Oh, but it's fine when Sting sings about it...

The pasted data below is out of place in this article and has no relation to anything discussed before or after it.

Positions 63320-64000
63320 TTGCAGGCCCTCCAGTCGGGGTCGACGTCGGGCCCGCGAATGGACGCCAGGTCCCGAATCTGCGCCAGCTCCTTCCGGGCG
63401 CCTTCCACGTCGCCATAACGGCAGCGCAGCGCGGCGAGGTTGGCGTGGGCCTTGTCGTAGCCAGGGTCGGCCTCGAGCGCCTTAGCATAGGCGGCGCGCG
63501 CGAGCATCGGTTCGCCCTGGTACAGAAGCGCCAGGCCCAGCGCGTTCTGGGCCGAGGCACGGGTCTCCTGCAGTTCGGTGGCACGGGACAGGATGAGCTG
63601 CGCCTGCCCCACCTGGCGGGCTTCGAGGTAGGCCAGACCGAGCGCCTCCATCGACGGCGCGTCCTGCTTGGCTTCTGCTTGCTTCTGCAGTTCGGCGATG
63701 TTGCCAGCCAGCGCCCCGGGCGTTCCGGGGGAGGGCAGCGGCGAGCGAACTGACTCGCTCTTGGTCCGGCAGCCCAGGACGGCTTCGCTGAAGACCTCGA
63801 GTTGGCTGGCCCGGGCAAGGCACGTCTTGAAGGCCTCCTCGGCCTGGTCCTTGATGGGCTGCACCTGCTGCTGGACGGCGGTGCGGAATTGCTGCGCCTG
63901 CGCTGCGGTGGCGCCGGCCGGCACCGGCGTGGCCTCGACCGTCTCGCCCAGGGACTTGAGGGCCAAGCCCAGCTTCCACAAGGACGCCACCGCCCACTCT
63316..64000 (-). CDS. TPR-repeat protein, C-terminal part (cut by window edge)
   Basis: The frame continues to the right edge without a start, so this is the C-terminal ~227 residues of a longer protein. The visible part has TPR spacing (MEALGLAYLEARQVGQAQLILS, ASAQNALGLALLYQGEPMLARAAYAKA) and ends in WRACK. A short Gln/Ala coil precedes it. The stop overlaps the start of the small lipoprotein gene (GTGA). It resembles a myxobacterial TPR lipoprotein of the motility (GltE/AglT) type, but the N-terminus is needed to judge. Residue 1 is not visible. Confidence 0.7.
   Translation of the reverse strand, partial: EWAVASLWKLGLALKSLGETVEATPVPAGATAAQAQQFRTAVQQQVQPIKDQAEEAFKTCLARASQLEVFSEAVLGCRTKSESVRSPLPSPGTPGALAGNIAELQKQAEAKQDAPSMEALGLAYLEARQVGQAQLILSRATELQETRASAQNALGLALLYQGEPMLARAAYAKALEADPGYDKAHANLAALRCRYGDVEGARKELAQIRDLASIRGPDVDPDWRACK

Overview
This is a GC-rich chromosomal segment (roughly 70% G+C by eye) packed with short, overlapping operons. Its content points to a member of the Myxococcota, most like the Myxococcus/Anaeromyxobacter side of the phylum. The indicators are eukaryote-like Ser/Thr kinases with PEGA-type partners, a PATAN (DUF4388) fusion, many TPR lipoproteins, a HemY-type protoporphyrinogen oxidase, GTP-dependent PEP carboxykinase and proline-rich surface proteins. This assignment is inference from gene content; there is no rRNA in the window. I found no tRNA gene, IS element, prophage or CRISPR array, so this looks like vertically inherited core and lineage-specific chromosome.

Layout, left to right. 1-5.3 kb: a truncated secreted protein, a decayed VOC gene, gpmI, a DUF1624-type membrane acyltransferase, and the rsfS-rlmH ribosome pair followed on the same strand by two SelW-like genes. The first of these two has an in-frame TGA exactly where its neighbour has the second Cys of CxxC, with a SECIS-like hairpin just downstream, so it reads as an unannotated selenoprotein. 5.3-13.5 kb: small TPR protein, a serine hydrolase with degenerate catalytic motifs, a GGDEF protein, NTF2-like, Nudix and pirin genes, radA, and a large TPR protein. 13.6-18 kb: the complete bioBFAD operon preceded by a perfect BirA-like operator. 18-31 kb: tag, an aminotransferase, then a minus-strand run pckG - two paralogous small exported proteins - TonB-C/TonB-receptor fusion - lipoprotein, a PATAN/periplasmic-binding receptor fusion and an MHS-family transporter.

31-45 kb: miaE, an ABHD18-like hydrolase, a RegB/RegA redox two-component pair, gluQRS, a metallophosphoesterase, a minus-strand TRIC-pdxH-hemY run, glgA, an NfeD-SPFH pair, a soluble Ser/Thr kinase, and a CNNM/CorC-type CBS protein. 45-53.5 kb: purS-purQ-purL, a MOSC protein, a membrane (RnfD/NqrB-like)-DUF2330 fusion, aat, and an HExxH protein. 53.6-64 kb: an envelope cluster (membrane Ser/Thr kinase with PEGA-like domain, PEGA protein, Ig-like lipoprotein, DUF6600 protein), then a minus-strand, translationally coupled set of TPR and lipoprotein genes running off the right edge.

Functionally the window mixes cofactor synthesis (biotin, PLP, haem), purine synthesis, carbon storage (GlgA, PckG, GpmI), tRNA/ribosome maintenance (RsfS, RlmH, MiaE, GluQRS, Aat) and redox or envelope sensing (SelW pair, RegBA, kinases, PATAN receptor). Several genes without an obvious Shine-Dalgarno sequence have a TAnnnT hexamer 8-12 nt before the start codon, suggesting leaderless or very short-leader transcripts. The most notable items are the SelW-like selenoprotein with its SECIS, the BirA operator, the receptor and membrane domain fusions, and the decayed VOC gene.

John Edgar Hoover (January 1, 1895 – May 2, 1972), better known as J. Edgar Hoover, was the first Director of the Federal Bureau of Investigation (FBI) of the United States. He was appointed as the sixth director of the Bureau of Investigation — the FBI's predecessor — in 1924 and was instrumental in founding the FBI in 1935, where he remained director until his death in 1972 at the age of 77. Hoover has been credited with building the FBI into a larger crime-fighting agency than it was at its inception and with instituting a number of modernizations to police technology, such as a centralized fingerprint file and forensic laboratories.
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